TEHRAN -- The moderate-leaning mayor of Iran's capital was reelected yesterday in a City Council vote that signaled waning support for President Mahmoud Ahmadinejad, whose allies campaigned hard against the choice.
Mayor Mohammad Bagher Qalibaf is considered a likely rival to Ahmadinejad in the 2009 presidential election. The mayor is a conservative who backs the Islamic government, but also a pragmatist who has stressed efficiency over hard-line ideology in running Tehran.
Qalibaf's rise is the result of the conservatives' increasing discontent with the hard-line president. Since Ahmadinejad's 2005 election victory, many conservatives have accused him of failing to tackle Iran's economic problems and needlessly exacerbating conflicts with the West with his fiery rhetoric.
"This is an important event. It shows that conservatives are distancing themselves from radicals headed by Ahmadinejad," said Saeed Laylaz, a political analyst and columnist in independent papers.
Tehran City Council members were under tremendous pressure from the government not to vote for Qalibaf. Mohsen Mirdamadi, the leader of Iran's largest reformist party, said Ahmadinejad's allies pushed council members to elect any other candidate rather than Qalibaf.
But in yesterday's vote, Qalibaf won with the backing of eight of the council's 15 members.
Ahmadinejad was Qalibaf's predecessor as Tehran mayor and used the high-profile post as a stepping stone to win the presidential election -- and he clearly worries Qalibaf could follow that path.
Qalibaf's efforts to modernize Tehran's administration have appealed to Iranians seeking greater efficiency in the city. He has completed construction of expressways and tunnels, improved the subway and expanded green areas and public parks. And he has pushed construction of a movie theater complex even though hard-liners frown on cinema.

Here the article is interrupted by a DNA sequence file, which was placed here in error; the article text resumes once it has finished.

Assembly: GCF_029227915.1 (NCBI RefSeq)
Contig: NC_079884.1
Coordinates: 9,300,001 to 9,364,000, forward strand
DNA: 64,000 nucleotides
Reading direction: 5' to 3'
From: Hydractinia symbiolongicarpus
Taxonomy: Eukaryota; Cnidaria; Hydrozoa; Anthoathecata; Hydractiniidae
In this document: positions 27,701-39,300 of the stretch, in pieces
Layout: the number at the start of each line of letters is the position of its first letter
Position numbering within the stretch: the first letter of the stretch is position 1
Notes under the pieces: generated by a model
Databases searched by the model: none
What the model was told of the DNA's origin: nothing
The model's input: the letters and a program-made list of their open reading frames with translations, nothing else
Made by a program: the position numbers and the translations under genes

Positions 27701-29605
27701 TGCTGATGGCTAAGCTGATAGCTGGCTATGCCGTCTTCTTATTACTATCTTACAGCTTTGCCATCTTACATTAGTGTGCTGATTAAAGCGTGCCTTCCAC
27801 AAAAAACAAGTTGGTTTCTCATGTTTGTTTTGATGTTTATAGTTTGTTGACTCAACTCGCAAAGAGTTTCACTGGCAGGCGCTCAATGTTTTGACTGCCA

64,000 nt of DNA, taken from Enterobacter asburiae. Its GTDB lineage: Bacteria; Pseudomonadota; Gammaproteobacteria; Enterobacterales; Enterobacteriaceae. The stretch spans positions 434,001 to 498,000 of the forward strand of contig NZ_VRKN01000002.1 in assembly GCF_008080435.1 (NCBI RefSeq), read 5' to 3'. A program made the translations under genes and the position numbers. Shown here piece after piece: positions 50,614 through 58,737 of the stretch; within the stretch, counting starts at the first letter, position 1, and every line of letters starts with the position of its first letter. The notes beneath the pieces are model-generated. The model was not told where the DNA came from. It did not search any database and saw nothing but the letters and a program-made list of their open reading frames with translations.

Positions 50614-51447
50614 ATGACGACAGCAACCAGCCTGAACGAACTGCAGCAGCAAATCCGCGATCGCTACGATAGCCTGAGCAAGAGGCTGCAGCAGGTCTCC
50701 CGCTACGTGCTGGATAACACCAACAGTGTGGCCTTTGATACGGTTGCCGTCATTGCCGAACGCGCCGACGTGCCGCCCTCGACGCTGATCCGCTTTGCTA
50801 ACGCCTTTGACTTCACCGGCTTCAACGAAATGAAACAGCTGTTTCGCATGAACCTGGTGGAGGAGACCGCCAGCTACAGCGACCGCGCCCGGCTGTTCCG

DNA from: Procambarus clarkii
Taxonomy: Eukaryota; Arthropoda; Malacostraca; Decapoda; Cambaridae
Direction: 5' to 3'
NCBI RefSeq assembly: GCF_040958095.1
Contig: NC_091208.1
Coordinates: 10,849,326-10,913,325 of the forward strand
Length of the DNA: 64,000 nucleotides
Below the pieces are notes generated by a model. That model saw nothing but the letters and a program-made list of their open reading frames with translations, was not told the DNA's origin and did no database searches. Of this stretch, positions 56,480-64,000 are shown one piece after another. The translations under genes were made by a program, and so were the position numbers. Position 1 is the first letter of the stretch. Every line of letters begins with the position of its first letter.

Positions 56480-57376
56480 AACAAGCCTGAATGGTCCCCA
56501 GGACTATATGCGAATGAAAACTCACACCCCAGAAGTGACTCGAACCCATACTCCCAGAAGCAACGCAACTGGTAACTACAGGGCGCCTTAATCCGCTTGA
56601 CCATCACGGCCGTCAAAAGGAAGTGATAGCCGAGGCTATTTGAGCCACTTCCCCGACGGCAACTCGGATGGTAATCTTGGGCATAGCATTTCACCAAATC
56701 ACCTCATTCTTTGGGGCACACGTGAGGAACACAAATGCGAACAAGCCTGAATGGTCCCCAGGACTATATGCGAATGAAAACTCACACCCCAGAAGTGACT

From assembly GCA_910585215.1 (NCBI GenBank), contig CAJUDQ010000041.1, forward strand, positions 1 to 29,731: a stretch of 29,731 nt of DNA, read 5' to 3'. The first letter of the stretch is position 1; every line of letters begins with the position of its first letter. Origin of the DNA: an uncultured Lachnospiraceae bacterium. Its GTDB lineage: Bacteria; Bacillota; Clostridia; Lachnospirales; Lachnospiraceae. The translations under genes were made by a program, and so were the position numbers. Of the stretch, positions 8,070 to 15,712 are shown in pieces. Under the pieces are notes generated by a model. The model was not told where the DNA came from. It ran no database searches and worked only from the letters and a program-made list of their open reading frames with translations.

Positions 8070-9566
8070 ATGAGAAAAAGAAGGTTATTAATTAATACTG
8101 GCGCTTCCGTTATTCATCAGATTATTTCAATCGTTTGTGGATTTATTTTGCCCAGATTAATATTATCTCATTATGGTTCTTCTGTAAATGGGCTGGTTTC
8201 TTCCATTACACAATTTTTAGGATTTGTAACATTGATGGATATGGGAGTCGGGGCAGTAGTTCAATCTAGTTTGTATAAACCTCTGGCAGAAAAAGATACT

Although he supports Iran's clerical leadership, Qalibaf has not pushed an agenda of Islamic rules. Female staffers at the Tehran municipality, for example, have not been forced to wear the chador, a head-to-toe robe that is the most conservative of Islamic dress.
"Qalibaf's record as Tehran mayor indicates his skill in strategic management, something that has rarely been applied in the capital," said Mohammad Khoshchehreh, a conservative lawmaker who campaigned for Ahmadinejad in 2005 but later became a vocal critic.
Qalibaf, 46, ran in the last presidential election but did not make it to the runoff. However, he could be Ahmadinejad's strongest opponent in the election expected in June 2009. Former President Akbar Hashemi Rafsanjani, one of the country's most powerful politicians, lost in 2005 and the 72-year-old likely won't run again because of his age.